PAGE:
“To reduce the heat load on this hot oil system — c. 3–5 MW, saving around €1 million/y [$1.1 million/y] in operational costs — we installed an extra pre-evaporator using low-pressure steam as the heating medium. In this way. we could prevent the installation of a new hot oil furnace, saving an estimated €3.5 million [$3.9 million],” he states.
One slightly unexpected challenge came in overcoming operators’ perceptions of how the new system works. Erich Stuy, Arnhem-based discipline specialist process technology, projects & engineering, explains: “They started up the pre-evaporator with some or no reduction of the reboiler duty. This resulted in a large amount of extra vapor over the top of the column, resulting in even more duty in the existing preheaters. It took some time before they could notice this effect in the column. Because of this leadtime, they thought that the complete effect was already there and increased the steam flow. This always resulted in suddenly a much larger vapor flow.” A brief training session settled the issue.
In another project, the company replaced trays with packing in a column used to separate two components with a very large difference in boiling point. Originally, the top and bottom specifications in the column were controlled by adjusting the reboiler duty to keep the steep temperature jump roughly in the middle of the column.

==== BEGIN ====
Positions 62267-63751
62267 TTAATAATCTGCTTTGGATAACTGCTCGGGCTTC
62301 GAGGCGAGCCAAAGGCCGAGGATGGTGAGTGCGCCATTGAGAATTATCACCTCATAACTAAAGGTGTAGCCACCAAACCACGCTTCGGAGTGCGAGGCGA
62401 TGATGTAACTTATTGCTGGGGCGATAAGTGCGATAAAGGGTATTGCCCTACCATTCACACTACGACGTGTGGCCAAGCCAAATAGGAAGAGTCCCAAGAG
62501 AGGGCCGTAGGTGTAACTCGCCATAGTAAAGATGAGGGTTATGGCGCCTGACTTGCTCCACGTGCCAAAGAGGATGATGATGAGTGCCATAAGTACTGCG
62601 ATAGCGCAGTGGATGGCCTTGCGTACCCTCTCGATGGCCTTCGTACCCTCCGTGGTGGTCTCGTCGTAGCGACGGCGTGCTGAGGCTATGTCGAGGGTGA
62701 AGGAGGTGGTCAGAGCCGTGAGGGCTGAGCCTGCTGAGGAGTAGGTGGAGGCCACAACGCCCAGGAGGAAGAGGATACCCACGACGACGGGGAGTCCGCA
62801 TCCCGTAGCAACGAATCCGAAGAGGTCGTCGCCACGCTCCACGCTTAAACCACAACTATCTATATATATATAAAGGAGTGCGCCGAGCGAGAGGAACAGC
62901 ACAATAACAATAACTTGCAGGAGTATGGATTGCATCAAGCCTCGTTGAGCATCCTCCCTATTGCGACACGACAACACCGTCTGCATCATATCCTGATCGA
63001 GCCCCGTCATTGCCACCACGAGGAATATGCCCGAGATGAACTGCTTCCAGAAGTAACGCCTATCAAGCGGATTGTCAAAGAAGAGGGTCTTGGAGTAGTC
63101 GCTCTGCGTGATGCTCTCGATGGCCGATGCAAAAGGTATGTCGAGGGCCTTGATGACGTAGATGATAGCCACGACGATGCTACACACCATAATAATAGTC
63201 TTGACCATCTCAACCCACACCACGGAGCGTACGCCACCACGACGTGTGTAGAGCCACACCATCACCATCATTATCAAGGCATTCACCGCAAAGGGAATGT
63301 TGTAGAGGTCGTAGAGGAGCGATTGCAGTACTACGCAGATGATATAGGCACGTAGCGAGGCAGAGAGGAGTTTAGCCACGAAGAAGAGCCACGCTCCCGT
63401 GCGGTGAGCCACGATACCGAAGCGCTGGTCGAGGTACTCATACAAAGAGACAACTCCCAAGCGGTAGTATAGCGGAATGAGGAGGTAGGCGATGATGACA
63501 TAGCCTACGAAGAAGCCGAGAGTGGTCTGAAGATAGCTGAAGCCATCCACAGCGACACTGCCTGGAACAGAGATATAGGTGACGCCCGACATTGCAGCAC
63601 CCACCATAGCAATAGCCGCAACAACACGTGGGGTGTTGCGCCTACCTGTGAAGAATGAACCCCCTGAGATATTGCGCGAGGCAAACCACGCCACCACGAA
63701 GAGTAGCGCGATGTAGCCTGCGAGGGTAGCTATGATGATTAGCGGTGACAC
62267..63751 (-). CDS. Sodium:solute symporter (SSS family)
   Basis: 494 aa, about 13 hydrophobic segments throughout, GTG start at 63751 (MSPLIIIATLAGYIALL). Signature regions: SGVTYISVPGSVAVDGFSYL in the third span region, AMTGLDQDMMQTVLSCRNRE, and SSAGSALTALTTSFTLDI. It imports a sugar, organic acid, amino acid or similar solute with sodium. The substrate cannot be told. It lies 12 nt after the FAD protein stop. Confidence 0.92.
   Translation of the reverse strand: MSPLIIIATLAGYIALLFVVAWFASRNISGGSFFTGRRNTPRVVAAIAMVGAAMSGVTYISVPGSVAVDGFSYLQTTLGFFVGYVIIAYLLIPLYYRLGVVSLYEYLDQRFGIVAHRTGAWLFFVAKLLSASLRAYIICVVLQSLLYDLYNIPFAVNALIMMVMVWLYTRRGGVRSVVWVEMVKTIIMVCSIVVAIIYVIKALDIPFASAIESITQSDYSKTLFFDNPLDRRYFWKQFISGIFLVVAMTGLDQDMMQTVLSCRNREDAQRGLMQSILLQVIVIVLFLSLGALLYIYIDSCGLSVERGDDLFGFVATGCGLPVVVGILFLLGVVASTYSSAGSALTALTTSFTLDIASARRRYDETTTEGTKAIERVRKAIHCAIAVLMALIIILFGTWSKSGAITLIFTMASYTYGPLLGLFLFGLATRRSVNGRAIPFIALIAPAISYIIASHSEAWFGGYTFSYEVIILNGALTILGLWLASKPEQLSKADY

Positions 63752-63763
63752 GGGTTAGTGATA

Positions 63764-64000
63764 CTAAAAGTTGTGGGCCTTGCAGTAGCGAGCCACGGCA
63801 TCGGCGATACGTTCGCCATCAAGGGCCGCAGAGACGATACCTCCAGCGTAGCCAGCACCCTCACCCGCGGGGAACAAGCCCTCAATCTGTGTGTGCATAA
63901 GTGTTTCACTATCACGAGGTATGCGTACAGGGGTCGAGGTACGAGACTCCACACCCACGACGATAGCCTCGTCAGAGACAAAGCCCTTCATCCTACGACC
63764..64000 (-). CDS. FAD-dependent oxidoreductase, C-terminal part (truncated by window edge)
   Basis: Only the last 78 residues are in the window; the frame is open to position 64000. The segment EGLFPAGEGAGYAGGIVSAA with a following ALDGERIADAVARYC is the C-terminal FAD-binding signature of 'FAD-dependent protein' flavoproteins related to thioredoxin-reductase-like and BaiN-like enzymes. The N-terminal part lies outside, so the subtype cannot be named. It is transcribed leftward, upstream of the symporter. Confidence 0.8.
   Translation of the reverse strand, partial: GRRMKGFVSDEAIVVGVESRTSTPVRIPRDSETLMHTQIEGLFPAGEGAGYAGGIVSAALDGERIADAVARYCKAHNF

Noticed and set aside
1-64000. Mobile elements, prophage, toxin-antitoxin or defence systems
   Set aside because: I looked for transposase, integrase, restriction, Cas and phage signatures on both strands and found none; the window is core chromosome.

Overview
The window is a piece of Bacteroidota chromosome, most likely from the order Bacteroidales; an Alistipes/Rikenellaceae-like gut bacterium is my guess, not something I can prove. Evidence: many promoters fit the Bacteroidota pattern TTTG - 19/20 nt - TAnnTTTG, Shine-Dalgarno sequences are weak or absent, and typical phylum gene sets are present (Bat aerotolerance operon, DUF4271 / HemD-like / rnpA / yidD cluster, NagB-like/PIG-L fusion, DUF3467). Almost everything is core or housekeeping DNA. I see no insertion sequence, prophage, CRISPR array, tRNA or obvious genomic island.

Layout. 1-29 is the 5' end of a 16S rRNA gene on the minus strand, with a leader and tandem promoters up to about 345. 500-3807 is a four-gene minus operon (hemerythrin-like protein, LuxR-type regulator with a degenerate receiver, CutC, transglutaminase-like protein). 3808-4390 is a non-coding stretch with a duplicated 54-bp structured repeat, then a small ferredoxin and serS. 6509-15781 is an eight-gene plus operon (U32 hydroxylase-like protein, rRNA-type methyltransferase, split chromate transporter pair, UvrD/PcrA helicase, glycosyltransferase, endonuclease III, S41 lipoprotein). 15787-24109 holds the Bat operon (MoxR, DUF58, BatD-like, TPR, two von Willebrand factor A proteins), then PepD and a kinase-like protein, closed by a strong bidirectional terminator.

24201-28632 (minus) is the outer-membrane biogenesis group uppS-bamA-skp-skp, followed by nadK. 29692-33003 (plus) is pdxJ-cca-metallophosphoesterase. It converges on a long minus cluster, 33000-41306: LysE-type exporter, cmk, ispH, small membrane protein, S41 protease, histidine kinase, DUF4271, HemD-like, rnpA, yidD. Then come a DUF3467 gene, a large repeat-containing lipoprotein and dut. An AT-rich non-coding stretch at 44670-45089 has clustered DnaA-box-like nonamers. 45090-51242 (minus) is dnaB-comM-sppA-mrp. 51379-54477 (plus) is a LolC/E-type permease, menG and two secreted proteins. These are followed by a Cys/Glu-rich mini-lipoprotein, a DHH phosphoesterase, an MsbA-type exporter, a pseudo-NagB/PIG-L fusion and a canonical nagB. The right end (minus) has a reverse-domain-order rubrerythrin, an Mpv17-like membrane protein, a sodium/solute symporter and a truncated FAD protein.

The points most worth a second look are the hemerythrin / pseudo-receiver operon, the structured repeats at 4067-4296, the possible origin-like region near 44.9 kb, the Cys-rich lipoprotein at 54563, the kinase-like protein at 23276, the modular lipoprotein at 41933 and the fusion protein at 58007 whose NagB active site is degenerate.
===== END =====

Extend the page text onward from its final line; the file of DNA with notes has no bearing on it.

“This always worked fine with the trays, but did not work anymore when these were replaced by packing. Because of the much lower liquid holdup in the packing, this way of controlling was too slow. We did not fully understand what was happening and decided to measure temperatures on the wall of the column. We found that on a horizontal plane temperature differences of over 50°C could occur. The temperature was going up and down at the same position. Of course, we did not understand what was happening and started simulations,” notes Romme.
These simulations showed that at a certain feed composition and reflux a decrease of only 0.1% in the reflux flow would lead to a temperature jump of more than five meters.